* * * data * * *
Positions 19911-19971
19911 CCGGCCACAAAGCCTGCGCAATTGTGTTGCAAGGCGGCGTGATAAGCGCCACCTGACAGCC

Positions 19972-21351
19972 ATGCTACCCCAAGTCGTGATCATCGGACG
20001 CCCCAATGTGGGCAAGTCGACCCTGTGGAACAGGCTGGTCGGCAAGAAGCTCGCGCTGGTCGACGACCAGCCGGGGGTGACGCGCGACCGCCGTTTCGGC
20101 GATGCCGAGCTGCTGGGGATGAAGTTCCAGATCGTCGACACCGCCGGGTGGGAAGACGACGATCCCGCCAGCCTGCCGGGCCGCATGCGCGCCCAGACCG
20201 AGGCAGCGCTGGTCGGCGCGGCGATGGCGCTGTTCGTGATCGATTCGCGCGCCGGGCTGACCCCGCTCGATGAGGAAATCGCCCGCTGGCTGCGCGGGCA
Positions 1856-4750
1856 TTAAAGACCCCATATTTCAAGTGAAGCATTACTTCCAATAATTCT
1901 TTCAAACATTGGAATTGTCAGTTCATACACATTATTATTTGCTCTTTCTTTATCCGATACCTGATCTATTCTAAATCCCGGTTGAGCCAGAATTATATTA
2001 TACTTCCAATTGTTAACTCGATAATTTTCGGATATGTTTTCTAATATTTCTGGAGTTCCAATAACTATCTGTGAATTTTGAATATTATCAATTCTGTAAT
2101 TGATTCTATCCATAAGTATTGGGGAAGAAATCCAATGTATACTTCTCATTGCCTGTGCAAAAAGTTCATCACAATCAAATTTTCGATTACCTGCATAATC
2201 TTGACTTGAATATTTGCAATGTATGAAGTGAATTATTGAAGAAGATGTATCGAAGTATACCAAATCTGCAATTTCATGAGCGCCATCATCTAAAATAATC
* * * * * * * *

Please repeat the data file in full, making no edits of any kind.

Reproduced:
Positions 19911-19971
19911 CCGGCCACAAAGCCTGCGCAATTGTGTTGCAAGGCGGCGTGATAAGCGCCACCTGACAGCC

Positions 19972-21351
19972 ATGCTACCCCAAGTCGTGATCATCGGACG
20001 CCCCAATGTGGGCAAGTCGACCCTGTGGAACAGGCTGGTCGGCAAGAAGCTCGCGCTGGTCGACGACCAGCCGGGGGTGACGCGCGACCGCCGTTTCGGC
20101 GATGCCGAGCTGCTGGGGATGAAGTTCCAGATCGTCGACACCGCCGGGTGGGAAGACGACGATCCCGCCAGCCTGCCGGGCCGCATGCGCGCCCAGACCG
20201 AGGCAGCGCTGGTCGGCGCGGCGATGGCGCTGTTCGTGATCGATTCGCGCGCCGGGCTGACCCCGCTCGATGAGGAAATCGCCCGCTGGCTGCGCGGGCA
Positions 1856-4750
1856 TTAAAGACCCCATATTTCAAGTGAAGCATTACTTCCAATAATTCT
1901 TTCAAACATTGGAATTGTCAGTTCATACACATTATTATTTGCTCTTTCTTTATCCGATACCTGATCTATTCTAAATCCCGGTTGAGCCAGAATTATATTA
2001 TACTTCCAATTGTTAACTCGATAATTTTCGGATATGTTTTCTAATATTTCTGGAGTTCCAATAACTATCTGTGAATTTTGAATATTATCAATTCTGTAAT
2101 TGATTCTATCCATAAGTATTGGGGAAGAAATCCAATGTATACTTCTCATTGCCTGTGCAAAAAGTTCATCACAATCAAATTTTCGATTACCTGCATAATC
2201 TTGACTTGAATATTTGCAATGTATGAAGTGAATTATTGAAGAAGATGTATCGAAGTATACCAAATCTGCAATTTCATGAGCGCCATCATCTAAAATAATC